Replacing the pickups in this iconic guitar is a snap with this Les Paul wiring diagram
Today we’ll look at the Gibson Les Paul wiring diagram so you can use it as a reference when installing new pickups or changing a component because of wear. There are many different brands of pickups you can install into your guitar, and once you know the wiring code of the pickup, the rest of the installation is the same.
Keep reading, while we discuss the Les Paul wiring diagram as well as some components you can substitute for changing your Tone.
Gibson Les Paul Wiring Code
The wiring code refers to four colored wires plus one bare wire that most humbuckers have. You need to know which color is the Hot, which two colors are tied together and taped off, and which color you connect to the bare wire to create the Ground. There are many different brands of humbucker that you can install, and many of them will use a unique wiring scheme. You will need to check your pickup’s documentation to get the wiring code.
The most important thing is to find the Hot and the Ground so we can install it, as we see in Example 1.
Gibson Les Paul Wiring Diagram
Once you know the Hot and the Ground wires for each pickup, installation is straightforward. Wire your guitar to resemble the diagram in Example 2.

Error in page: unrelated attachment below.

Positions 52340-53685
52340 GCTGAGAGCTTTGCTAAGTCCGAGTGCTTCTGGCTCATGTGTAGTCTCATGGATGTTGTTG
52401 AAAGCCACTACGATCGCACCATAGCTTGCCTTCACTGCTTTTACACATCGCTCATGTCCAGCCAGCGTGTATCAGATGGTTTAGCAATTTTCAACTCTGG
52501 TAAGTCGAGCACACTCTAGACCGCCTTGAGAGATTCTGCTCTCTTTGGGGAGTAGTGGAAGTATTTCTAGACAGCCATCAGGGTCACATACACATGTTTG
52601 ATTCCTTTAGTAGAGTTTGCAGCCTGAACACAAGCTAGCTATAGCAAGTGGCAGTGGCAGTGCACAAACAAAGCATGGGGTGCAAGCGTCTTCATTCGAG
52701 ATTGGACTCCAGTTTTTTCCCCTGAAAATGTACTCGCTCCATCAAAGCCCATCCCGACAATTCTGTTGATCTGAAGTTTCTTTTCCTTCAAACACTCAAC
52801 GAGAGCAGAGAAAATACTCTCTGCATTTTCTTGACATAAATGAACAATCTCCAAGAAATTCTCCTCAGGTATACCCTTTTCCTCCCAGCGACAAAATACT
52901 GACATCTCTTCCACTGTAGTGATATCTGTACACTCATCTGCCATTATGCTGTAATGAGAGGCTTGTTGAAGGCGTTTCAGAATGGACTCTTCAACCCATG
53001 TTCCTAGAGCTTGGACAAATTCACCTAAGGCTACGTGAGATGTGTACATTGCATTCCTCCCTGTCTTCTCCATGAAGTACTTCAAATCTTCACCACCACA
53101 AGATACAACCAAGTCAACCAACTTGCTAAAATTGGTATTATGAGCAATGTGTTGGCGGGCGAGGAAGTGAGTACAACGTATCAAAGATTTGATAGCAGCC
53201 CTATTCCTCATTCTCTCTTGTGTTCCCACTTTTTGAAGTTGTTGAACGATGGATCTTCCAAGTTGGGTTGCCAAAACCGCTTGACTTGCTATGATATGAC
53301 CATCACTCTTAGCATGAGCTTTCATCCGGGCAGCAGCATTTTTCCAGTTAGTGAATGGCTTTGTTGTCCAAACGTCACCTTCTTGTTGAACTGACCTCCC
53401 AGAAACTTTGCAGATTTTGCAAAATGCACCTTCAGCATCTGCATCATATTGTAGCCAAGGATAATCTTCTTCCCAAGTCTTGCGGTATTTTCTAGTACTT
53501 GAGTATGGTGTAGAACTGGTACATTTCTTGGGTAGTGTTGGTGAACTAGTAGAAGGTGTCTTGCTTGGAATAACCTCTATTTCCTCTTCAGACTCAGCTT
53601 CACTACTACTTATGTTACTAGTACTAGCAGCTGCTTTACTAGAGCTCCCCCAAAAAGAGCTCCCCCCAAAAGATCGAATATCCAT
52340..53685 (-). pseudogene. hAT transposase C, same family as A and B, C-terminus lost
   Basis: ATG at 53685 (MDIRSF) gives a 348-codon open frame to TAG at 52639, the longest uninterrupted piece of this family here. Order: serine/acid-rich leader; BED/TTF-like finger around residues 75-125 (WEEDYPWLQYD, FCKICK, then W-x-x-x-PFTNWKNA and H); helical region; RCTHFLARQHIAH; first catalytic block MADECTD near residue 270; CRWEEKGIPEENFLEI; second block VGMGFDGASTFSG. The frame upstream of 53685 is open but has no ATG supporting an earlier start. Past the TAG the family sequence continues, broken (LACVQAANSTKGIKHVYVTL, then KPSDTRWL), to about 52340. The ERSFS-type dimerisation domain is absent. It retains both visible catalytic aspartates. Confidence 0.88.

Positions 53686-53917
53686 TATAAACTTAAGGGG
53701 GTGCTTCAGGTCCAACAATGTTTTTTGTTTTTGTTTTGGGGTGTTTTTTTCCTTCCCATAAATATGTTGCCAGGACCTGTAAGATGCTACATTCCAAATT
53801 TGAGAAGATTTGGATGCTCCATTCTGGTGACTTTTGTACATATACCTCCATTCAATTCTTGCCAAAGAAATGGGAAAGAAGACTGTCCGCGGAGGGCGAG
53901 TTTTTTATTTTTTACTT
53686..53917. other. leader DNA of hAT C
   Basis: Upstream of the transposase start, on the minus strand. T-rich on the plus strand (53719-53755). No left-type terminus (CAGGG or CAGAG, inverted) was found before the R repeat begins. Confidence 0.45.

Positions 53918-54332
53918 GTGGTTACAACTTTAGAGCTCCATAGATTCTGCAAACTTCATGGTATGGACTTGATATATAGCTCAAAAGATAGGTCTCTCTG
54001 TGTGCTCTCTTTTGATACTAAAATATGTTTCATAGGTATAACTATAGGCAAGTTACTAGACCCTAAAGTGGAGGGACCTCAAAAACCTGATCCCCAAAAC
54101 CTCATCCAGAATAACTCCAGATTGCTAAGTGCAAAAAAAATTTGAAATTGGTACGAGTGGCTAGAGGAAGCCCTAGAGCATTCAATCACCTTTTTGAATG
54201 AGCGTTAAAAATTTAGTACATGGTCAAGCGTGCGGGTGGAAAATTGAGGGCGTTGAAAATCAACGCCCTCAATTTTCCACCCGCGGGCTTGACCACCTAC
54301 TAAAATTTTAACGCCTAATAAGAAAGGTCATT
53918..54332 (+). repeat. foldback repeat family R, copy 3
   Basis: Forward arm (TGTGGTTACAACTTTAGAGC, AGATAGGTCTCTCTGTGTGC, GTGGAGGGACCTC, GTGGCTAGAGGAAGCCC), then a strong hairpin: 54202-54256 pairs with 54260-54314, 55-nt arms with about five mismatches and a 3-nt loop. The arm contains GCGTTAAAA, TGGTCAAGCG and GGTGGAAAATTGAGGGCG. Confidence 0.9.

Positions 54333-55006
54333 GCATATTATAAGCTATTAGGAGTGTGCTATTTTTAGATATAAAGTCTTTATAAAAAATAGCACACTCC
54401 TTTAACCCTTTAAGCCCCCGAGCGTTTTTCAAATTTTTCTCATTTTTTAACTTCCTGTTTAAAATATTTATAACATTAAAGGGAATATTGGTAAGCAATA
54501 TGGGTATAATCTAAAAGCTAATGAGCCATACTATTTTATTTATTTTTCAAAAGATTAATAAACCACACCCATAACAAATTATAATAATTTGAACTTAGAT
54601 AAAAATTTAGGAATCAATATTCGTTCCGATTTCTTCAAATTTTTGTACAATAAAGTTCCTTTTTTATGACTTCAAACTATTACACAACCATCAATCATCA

The only thing that might seem strange about this diagram is that most people will not use the black wire from the third lug of the Volume to the back of the volume pot. Most people will instead bend the lug to contact the back of the pot and solder it into place.
These are the components you are likely to need if you are starting from scratch or are unsure about the replacement part.
You are going to need four potentiometers. Two potentiometers are for the Volume controls, and two are for the Tone. Since we are using humbuckers, we use 500k pots. In the early days, Gibson used a 250k pot for the Volume and a 500k for the Tone. Modern guitars use two 500k pots. If you feel the Tone is too dark, you can try 1 Mega-ohm pots or no-load pots. We recommend starting with audio taper pots, but many people like to use linear taper in the tone control.
You will need a three-way toggle switch. Any 3-way switch with three tabs on one side and a ground on the other should work as long as it fits into the hole.
Most of the older Gibson Les Pauls used a .047uf capacitor on each tone control. A more common modern value is the .022uf capacitor. You may want to experiment by going even lower to .01uf as some people feel it gives a broader tone control range.
The output jack is a simple and inexpensive component that you can find in almost any music store.
Installing new pickups or replacing malfunctioning components is a fantastic way to learn how to modify your guitar. With the diagram as your guide, you can always return to the original, if you start experimenting with values.
We hope that you’ve enjoyed reading over this short Les Paul wiring guide, and that it has answered any questions you’ve had. If we’ve helped, please share this Gibson Les Paul wiring diagram on Facebook and Twitter.